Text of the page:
Our development had a community garage sale this past fall. For the first time in the seven-plus years we’ve lived here, my wife and I finally decided to participate. It did not go well.
We sold a step stool and some kids DVDs, and we realized a few weeks later we could have used the step stool. That was it. Near the end of the allotted garage sale time, it was a cool, very fall-like 99 degrees, and I sweat as I lugged everything back inside, the loose change I had received for “Veggie Tales: Lord of the Beans” jingling in my pocket.
We had stored everything in our guest bedroom, but with a slew of guests on the horizon, my wife thought I should try to sell some of the items individually on our community garage sale Facebook page. I was already very upset at our community for not buying our very nice items in person, but I had few other options. Spite does not lead to sales, as they say. Probably.
You may or may not recall that I successfully sold a workout power tower on this community FB page not long ago. Rather than give me the confidence to sell again, I was more inspired to retire, to go out on top like Michael Jordan when he retired the first time after, metaphorically, selling a power tower of basketball feats. But now I was called back into action and, not unlike Michael Jordan when he unretired a second time, my first order of business was to sell some Asian-inspired lamps.
Nobody wanted our lamps. Not even a “like” on my picture. (Not that I ever understood that. Oh, you “like” that blender. Then why don’t you BUY IT, FREAK?) Acknowledging the lack of diversity in our development, my wife lamented that I described them as “Asian-inspired” even though that was the truth, and wondered if I would have been better off listing them as “American lamps” or “freedom lights.” Basically what I’m saying is that I couldn’t sell my lamps because everyone else is racist.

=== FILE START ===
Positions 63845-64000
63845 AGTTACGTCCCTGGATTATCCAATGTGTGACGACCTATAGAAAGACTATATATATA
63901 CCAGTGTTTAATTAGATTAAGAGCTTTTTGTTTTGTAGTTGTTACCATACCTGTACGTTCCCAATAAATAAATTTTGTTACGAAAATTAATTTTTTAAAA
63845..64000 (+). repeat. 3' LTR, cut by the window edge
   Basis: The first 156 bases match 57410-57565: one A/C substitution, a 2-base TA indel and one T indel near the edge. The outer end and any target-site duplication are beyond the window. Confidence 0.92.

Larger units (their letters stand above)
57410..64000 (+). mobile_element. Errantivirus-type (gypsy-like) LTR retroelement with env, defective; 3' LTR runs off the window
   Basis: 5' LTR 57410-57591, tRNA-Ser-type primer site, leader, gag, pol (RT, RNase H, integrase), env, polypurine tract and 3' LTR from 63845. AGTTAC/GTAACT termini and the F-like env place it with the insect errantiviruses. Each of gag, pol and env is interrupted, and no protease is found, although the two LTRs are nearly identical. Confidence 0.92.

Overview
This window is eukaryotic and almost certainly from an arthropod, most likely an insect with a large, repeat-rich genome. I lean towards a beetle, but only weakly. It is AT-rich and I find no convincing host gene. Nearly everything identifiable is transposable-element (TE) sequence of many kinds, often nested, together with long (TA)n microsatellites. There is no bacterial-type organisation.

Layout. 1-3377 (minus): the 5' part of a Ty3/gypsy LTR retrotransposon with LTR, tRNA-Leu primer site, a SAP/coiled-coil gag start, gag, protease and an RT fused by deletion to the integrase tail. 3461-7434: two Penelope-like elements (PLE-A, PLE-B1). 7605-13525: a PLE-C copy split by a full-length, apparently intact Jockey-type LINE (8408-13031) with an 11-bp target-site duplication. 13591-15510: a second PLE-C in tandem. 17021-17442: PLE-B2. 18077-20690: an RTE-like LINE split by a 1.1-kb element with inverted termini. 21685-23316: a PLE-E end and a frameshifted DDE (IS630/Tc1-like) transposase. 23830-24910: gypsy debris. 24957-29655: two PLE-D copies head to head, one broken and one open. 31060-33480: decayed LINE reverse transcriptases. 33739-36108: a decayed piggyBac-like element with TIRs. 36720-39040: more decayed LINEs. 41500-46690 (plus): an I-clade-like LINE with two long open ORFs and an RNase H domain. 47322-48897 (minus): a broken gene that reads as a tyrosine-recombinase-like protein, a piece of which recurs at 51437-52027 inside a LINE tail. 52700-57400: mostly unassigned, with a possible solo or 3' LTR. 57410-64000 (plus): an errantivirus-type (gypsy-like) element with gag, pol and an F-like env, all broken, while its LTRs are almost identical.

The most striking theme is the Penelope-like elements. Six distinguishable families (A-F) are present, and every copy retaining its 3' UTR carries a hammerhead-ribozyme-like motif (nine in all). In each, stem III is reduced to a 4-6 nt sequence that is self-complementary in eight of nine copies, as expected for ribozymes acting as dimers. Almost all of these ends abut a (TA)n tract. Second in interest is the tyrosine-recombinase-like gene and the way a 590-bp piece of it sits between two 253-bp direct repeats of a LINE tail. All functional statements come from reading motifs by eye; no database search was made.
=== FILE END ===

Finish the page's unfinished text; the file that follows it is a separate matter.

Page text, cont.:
Weeks went by, and my lamps post languished, falling deeper and deeper into obscurity. Making matters more frustrating was the frequency and alarming popularity of posts that surfaced that had nothing to do with selling anything. “ISO a hairstylist who ain’t too $$$” received 11 likes and eight comments. “Does anyone know what happened at Safeway??? Saw two cop cars there” received three likes and 28 comments. And, of course, “Would anyone be interested if I was making and selling lactation cookies?” received two likes and three comments. And hey, I like a good lactation cookie as much as the next guy, but WHAT ABOUT MY LAMPS?
Amazingly, just when I thought all hope was lost, someone did want our Asian-inspired lamps, like two months after I posted it, because they remembered them from the actual garage sale. It was a weird Facebook page MIRACLE. Never have I been so thrilled to accept a mere fraction of the original cost of an item due to my wife’s stylistic whims!
Yes, we are currently going for a rustic beach suburb chic, Pottery Barn meets Country Living aesthetic. And while I totally made that up, one thing that decor obviously doesn’t call for is Asian-style lamps. Or a faux leather ottoman, which is something else I sold on the FB page. One like and 15 comments on that baby. Fifteen. People were calling “next” even after it was sold, and I wondered where all these Johnny-come-latelys were when that dang ottoman was sitting in a hot driveway for four hours. NO MATTER.
Point is, I am wheeling and dealing this family back into a usable guest bedroom. And this might be the lactation cookies talking, but I feel like I could sell the guest room itself if it wasn’t nailed to the floor. Wait, is it? I am going to check.
Note: This column appears in the 3/5 issue of The Glendale Star and the 3/6 issue of the Peoria Times.